It's extremely rare for one engineer's idea for a better widget to go from the drawing board to production with no input from manufacturing, design or other parts of the product development team.
The skateboard chassis, which General Motors invented and patented 20 years ago, proved that point: It was a team effort, says Larry Burns, who ran GM's R&D and planning from 1998 to 2009.
Sibling publication Automotive News asked Burns, now 71 and a consultant to several tech-oriented companies, to recall how the skateboard chassis, which now underpins nearly all battery-electric vehicles, was created. In his words:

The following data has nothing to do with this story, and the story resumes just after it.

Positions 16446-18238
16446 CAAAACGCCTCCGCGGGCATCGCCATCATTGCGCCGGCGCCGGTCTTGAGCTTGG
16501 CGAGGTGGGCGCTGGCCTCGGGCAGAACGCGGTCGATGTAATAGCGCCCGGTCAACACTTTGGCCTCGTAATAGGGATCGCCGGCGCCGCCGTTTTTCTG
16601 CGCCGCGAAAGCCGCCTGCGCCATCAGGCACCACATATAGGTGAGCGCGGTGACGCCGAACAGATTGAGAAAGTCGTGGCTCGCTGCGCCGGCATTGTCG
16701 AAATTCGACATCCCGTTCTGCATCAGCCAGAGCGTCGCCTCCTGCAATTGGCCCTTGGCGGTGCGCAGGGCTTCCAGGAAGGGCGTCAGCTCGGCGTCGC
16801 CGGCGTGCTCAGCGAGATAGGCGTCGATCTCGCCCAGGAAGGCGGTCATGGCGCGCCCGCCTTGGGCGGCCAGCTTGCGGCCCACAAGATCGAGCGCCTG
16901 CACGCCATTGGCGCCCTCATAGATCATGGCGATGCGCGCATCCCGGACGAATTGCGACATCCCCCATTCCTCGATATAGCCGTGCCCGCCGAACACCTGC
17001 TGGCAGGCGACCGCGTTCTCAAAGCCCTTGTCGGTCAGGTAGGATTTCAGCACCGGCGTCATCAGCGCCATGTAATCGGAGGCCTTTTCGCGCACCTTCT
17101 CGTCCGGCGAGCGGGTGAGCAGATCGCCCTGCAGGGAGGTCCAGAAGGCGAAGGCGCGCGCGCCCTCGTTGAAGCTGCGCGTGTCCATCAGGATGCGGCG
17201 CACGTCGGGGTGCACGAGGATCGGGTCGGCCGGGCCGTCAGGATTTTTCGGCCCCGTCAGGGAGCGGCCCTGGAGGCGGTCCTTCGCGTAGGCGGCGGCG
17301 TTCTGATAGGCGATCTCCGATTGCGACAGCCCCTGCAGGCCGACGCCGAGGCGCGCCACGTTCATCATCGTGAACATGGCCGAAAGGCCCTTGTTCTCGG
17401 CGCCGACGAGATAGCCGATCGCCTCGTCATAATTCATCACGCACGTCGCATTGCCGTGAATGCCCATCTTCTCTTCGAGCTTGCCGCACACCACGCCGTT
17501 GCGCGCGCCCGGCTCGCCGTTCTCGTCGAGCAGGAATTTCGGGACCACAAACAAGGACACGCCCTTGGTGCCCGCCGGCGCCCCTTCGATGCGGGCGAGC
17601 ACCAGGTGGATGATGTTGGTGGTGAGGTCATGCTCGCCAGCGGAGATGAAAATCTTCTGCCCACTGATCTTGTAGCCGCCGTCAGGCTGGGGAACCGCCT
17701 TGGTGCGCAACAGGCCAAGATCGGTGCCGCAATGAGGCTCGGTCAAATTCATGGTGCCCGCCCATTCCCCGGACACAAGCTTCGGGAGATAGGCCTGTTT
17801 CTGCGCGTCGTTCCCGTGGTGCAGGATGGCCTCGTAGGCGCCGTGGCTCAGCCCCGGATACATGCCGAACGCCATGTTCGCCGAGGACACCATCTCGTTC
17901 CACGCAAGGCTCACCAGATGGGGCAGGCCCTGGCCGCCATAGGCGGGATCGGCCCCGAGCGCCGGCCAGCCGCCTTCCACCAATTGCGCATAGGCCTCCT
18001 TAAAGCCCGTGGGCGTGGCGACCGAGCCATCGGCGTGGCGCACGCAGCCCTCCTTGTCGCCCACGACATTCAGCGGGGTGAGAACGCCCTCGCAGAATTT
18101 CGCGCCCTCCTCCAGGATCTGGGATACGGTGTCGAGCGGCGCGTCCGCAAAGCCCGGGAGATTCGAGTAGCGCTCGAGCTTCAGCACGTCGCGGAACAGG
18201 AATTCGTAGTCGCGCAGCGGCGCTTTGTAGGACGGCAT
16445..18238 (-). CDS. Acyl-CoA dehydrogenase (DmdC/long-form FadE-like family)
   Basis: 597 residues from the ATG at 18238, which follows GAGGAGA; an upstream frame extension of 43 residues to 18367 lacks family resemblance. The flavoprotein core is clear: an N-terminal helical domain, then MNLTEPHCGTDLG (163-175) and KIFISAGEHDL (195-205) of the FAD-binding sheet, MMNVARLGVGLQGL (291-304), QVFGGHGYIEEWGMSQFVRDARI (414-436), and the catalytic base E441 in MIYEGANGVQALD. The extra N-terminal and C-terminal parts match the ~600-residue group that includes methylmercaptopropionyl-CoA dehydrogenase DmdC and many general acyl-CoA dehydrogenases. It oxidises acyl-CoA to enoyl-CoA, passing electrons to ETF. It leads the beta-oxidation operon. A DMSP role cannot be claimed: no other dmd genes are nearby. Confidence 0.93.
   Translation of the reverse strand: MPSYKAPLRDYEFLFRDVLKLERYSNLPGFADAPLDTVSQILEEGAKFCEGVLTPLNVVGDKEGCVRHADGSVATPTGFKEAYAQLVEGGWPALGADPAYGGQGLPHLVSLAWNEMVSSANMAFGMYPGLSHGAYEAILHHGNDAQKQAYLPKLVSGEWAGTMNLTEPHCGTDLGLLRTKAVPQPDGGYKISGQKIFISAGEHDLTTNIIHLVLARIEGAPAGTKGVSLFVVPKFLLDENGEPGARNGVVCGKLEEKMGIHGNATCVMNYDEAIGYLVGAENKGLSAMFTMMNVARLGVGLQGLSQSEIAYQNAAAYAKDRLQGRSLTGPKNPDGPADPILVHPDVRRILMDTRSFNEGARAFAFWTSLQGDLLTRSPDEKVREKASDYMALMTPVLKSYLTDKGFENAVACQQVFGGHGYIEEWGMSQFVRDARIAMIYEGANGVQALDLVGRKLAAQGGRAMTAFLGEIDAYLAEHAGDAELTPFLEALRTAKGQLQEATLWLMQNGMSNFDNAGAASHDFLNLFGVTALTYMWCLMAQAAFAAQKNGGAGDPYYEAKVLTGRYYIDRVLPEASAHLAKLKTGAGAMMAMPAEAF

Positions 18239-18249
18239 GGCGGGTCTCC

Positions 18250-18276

"First and foremost I see this as a General Motors accomplishment. It happened at the time because we had a president and CEO who really wanted us to make a statement around the 100th anniversary of the automobile, and it was around the time of GM's 100th anniversary. After I was named head of R&D, we sat down, and Rick [Wagoner] said: 'Larry, if we were going to invent the automobile today rather than 100 years ago, what would we do differently in light of the serious side effects of the car, and using the technology that exists today?' And he asked me to think about that.